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Flexible working stigma must end  

Heejung Chung
gig economy

Research from YouGov shows that the majority of workers want to have some sort of flexibility in their work, with more than half wanting to deviate away from the traditional 9 to 5 routine. It has also been shown that just under half of workers are already working flexibly one way or another. Contributor Dr Heejung Chung – School of Social Policy, Sociology and Social Research at the University of Kent.

This echoes my findings based on the 2015 European Working Conditions Survey which found that just under 30 percent of workers in the UK have access to some sort of flexible schedules and 23 percent regularly work outside of their offices/at home. As today’s survey shows this type of flexibility helps workers better navigate between the demands of work and family life, which increases wellbeing, job satisfaction, motivation and loyalty towards the company eventually making them stay in the job longer. This in sum provides huge benefits for employers.

The benefits of flexible working for women are especially important – providing women with more control over when and where they work allows them to stay in employment and maintain their jobs/working hours after they have children. Furthermore, there is evidence that when men work flexibly it helps their partners/women’s career progression too. As such ensuring all workers with access to flexible working is crucial to tackle the ongoing gender wage gap issues in the UK.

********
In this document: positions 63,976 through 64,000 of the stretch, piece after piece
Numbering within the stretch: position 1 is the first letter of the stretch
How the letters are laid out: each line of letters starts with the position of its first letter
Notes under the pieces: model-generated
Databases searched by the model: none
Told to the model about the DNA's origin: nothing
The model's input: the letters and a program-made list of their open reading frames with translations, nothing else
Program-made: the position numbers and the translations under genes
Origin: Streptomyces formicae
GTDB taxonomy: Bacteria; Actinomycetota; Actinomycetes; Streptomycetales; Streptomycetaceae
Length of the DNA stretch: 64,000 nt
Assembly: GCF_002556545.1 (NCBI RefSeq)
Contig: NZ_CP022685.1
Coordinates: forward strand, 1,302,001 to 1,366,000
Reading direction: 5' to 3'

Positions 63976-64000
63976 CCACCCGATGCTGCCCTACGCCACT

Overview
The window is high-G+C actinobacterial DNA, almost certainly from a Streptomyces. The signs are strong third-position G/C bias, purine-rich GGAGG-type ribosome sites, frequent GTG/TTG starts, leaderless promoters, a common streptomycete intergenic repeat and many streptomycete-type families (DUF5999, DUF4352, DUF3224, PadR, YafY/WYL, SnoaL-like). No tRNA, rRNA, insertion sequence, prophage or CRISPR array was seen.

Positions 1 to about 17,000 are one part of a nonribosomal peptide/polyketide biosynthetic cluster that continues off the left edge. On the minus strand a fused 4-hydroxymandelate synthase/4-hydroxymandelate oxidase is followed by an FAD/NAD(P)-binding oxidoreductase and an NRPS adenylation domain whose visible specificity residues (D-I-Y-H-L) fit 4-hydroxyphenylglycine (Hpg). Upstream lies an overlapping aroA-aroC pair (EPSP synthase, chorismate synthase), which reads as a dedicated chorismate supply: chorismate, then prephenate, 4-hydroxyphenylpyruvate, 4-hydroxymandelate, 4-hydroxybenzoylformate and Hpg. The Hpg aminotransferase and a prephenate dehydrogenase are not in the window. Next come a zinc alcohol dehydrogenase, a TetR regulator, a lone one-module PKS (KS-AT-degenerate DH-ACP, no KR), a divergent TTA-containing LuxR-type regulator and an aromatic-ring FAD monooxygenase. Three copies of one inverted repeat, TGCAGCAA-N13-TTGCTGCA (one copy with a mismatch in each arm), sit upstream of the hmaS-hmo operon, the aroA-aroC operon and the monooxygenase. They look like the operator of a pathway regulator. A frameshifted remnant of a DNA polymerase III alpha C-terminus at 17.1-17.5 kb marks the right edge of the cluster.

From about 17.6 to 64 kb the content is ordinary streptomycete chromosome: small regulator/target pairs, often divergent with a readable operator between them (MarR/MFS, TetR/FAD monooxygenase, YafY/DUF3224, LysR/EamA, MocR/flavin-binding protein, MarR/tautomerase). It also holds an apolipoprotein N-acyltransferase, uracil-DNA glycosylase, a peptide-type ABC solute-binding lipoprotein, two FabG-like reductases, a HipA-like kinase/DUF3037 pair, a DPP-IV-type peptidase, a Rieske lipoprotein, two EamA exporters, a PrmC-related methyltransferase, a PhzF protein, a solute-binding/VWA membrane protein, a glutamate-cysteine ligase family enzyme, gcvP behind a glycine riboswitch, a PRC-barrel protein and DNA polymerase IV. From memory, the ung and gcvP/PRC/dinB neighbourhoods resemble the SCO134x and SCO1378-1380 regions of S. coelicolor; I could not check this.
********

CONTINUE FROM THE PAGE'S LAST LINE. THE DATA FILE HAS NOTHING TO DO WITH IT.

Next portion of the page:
However, there is increasing evidence that workers, especially men, are hesitant to ask for flexible working due to fears of repercussions on their career. My own research shows that more than 1/3 of workers feel that flexible workers make more work for others, and will result in negative outcomes for one’s career/promotion chances. This is largely due to the fact that our working culture is still one where long hours in the office is seen as a sign of commitment.

But with demand for flexible working high and abundant evidence for the business case for flexible working we need to tackle the flexibility stigma – i.e., the biases against those who work flexibly, and change our notion of what productivity and commitment looks like. This will ensure flexible working works for all and achieves the benefits it can bring to both business and their staff.


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